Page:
“To me, Black History means decolonizing history. I am here because I want to support Black History Month,” said Muhammad Faraz, a fourth-year Ph.D. student in the Department of Political Science. Faraz was one of nearly one hundred people who came to hear professor and writer Erica Armstrong Dunbar speak at the twentieth annual Black History Month Celebration this past Wednesday, February 12.
Dunbar is the Charles and Mary Beard Professor of History at Rutgers University. After her first book, A Fragile Freedom: African American Women and Emancipation in the Antebellum City, was published by Yale University in 2008, Dunbar turned to a new project: a nine-year journey through numerous archive collections that allowed her to uncover and write down the previously-untold story of Ona Judge, a woman who sought freedom by “stealing herself” away from the first president of the United States. This book, Never Caught: The Washingtons’ Relentless Pursuit of Their Runaway Slave, Ona Judge, won the 2018 Frederick Douglass Book Prize and was a finalist for the National Book Award in nonfiction.
Never Caught sheds light on a side of George Washington and his family that is rarely told in history books. Some of us might only know him as the first U.S. president and leader of the Continental Army during the American Revolution, or perhaps for a tale involving a cherry tree and the enduring phrase, “I cannot tell a lie” (the story of which is actually a myth). But what many of us are not aware of is the fact that George and Martha Washington were both adamant, lifelong slave owners who spent years of their lives in determined pursuit of one of their escaped slaves, Ona Judge.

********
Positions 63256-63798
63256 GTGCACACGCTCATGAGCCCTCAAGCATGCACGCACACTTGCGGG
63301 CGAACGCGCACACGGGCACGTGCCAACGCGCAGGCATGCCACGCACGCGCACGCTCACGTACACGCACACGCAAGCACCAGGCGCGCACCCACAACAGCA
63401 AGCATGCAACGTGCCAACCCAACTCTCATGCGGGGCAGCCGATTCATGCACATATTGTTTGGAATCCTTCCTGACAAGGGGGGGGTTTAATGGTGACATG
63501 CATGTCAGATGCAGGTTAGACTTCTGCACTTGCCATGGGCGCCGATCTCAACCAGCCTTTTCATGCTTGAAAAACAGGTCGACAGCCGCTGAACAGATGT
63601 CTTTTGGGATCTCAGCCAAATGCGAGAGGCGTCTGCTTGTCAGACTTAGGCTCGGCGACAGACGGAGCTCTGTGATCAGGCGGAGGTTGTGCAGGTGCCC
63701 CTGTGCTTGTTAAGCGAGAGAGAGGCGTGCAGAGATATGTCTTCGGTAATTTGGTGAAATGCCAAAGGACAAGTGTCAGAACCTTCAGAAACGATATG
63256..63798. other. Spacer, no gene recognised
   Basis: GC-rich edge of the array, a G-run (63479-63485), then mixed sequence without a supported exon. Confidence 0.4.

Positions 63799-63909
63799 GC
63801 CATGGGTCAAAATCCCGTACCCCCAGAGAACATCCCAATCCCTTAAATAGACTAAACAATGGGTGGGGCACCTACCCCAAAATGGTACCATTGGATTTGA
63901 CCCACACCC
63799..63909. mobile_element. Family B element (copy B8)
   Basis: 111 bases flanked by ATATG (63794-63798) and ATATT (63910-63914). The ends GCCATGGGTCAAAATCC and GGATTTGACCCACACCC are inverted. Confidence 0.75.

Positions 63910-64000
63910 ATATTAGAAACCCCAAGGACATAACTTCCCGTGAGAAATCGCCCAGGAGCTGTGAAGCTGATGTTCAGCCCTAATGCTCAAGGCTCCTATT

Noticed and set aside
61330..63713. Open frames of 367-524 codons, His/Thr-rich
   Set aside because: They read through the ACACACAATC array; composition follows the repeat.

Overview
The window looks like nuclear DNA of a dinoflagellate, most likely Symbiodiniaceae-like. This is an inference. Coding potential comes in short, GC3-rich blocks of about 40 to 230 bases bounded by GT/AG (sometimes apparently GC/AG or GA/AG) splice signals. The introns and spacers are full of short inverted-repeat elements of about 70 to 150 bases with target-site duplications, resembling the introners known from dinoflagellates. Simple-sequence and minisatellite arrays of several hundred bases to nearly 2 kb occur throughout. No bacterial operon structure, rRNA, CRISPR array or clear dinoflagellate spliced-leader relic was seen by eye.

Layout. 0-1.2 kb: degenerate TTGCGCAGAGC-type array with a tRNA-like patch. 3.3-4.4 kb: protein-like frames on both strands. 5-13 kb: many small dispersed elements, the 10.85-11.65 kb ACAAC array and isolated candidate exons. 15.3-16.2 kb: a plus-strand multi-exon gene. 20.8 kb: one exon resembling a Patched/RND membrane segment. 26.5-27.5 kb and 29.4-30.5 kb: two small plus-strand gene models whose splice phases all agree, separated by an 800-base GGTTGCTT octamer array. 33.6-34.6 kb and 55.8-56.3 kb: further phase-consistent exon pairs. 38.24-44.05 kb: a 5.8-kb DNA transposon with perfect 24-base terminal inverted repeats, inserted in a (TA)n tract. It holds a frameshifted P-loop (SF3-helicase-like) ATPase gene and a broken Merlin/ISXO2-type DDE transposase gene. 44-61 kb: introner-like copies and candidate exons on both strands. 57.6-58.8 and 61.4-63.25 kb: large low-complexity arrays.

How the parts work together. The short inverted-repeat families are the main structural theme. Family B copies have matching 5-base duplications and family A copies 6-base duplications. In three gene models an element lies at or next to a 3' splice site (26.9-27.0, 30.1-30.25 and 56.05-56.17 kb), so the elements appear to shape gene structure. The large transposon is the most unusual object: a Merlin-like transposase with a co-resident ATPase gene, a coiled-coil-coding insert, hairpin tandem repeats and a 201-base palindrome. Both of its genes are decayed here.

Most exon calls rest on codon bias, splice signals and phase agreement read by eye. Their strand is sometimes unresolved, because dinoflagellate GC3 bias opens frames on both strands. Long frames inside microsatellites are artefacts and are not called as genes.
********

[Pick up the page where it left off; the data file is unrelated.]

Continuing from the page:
The story of getting to know Judge began with Dunbar’s archival research of eighteenth-century Philadelphia, where she came across a May 1796 advertisement for the “runaway slave of the first president of the United States.” As Dunbar wrote in a 2015 New York Times op-ed piece, “George Washington, Slave Catcher,” slavery was on the decline in the North during the late 1700s, but Washington “needed slave labor to maintain his wealth, his lifestyle and his reputation,” and thus decided against leaving this practice behind.
When the Washingtons moved to New York and, later, Philadelphia during George Washington’s first two terms as president, they were met with opposition from Pennsylvania’s “Gradual Abolition Act” of 1780. This law granted automatic freedom to any slave over the age of twenty-eight who had been living in the state with an owner for at least six months. But the Washingtons’ plans for slave ownership would not be defeated so easily; in order to counteract the rule, they made sure to escort their slaves back to Mt. Vernon or across state lines, effectively “resetting the clocks” every six months before their slaves could free themselves.